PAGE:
A quirky habit or interest that could change their perception of me….and I didn’t want to expose myself to someone I didn’t know very well. And then, those words again:

“Maybe he’ll like it.”

So I said it.

When I started conceptualizing this post, I thought I would focus on my alternativeness. But I’m already pretty transparent about that, and honestly, I was more interested in the fear behind it. The fear of being vulnerable, of releasing control of what another person thinks of me.

But vulnerability is a really powerful thing. It connects people. It brings you closer to the people you love. It’s much more powerful than being confident, despite the discomfort and fear that comes along with it. Confidence has nothing on someone who’s open, raw, and forthcoming.

Because when you’re vulnerable, you’re real.

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It’s just not an easy thing for people to do. There’s this belief, especially with women, that it’s better to be indifferent, cold, or seemingly uninterested.

It’s stupid, but I’ve done it. Everyone has.

A college friend once asked me, “Why don’t you care?”after a fight,  and I think I just shrugged, and told her I didn’t know.

What I should have said, and perhaps, what she needed to hear was – “it’s not that I don’t care, it’s just that not opening up to you protects me.”

But it didn’t. I think that’s the most difficult thing to realize about vulnerability. It seems like a way to protect you, to hold you together, but it’s actually slowly breaking you apart. It’s distancing you from your true self, and what’s important to you. 

And why? For self preservation? To avoid getting hurt? It doesn’t make any sense, when you think of it that way.

Instead of telling that friend, “I don’t know, I just don’t,” I could have told her that I was hurting. We could have talked about why. We could have hit the root of things, and moved passed it – either as friends, or not as friends, but at least we wouldn’t be shutting ourselves off just to avoid a little discomfort.

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My challenge to my readers, is a challenge that I’ve taken on for myself. Be fucking vulnerable. Find that thing that’s making you feel all icky inside, and deal with it, instead of putting up walls. Shake things up, and see where the chips fall.

Best case scenario, you make an amazing connection with someone. Worst case scenario, you lose someone who was probably kind of wishy-washy about you in the first place. Both are wins.

Or start small – admit to being a closeted Elvis fan.

Because hey… maybe he’ll like it.

Living Out Joy: Sarah Thiebaud

The music is loud. I can barely hear myself when I lean in, and say:

“Bible study.”

The clean cut, preppy guy in front of me hesitates. His eyebrows raise slightly, and he waits for me to perhaps, laugh, or tell him it’s a joke.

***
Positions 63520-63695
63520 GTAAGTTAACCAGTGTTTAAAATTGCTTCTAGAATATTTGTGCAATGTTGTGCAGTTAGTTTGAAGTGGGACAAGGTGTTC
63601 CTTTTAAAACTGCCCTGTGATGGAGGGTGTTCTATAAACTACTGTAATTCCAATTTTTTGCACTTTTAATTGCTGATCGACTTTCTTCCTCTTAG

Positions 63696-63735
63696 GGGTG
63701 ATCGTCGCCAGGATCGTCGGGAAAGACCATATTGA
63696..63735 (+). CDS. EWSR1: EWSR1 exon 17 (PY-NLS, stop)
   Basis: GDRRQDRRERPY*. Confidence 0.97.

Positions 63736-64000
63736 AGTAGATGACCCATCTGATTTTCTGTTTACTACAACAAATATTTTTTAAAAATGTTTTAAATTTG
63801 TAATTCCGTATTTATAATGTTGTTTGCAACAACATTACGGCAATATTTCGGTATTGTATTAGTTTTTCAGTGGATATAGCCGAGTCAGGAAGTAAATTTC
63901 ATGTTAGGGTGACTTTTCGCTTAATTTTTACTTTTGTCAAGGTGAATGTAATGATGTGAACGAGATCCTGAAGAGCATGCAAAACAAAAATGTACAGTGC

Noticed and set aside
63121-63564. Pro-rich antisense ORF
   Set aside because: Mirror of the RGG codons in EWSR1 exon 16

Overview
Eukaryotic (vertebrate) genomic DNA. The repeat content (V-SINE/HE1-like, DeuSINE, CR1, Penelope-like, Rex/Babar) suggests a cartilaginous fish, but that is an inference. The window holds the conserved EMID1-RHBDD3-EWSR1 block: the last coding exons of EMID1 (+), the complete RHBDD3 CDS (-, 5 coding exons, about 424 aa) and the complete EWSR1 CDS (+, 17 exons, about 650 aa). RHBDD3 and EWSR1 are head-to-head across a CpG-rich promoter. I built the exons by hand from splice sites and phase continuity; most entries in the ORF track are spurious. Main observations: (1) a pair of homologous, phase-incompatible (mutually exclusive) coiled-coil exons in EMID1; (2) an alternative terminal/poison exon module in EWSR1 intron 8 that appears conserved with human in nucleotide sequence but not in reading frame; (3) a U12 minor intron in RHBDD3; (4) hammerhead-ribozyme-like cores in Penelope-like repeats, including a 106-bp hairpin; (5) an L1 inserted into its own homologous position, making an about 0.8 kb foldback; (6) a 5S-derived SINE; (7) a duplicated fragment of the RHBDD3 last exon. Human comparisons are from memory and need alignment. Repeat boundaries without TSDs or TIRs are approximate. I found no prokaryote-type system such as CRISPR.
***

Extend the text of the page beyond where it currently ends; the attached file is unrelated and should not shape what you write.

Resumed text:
“I’m not kidding…” I continue, “I know Susan from Bible Study.”

Silence.

I’ve gotten used to this type of reaction.

In this particular case, a random guy, out at a bar, and I have realized we have a possible shared connection. He works at Lenovo, as does my friend Susan. He inevitably asks me how I know Susan (turns out he doesn’t), and I know I have to be honest with him.

I only replied with, “Bible study,” but I complete the dialogue in my head.

“Bible study…. Please don’t hate me for being a Christian. Please don’t judge me for having a relationship with God. Please don’t put me in a box.”

Because as soon as I admit to my faith, I can almost immediately see the person’s perception about me shift.

The words – “God”, “Bible Study”, “Faith”, “Prayer”, make people uncomfortable. You’re immediately put in a small, cramped box with the most extreme examples of religious people. Often, the same characteristics they have, and actions they take, are suddenly characteristics you must have, and actions you must take.

I know this, because I used to put people in that box.  

I was so afraid of having faith. I thought being a Christian, or having any belief, would turn me into one of those extreme examples. I would become someone that judges others for poor choices. I would become someone that had to preach to others, and to try to save them.

I was scared that friends would cringe, or roll their eyes, if I posted psalms on Facebook, talked about prayer, and went to church. I wouldn’t be allowed to make mistakes. I had to be perfect, if I was a Christian.

It made me afraid, and ashamed. 

I’m probably as prepared as I can be to write this post. By far, it’s the one I’m most nervous to write. But as I lay here in my bed, laptop propped up, listening to one of my friend Sarah’s favorite songs - Future Days, by Pearl Jam, I feel comforted.

“Back when I was feeling broken,
I focused on a prayer
You came deep as any ocean
Did something out there hear…”

Because my faith, my walk with God, is the most important part of my life. It’s been the most difficult path to take. It’s something I fail, and succeed at, every single day. And I don’t have to be ashamed of it.

I look, and listen, for direction in every moment. Little whispers, about the choices I’m making. I’m tested and broken. I’m challenged and rewarded. I’m always trying to be better, to get better. I struggle, then I flourish. It’s so worth it.

It’s something I’m proud of now… and that’s because of a girl I met seven years ago.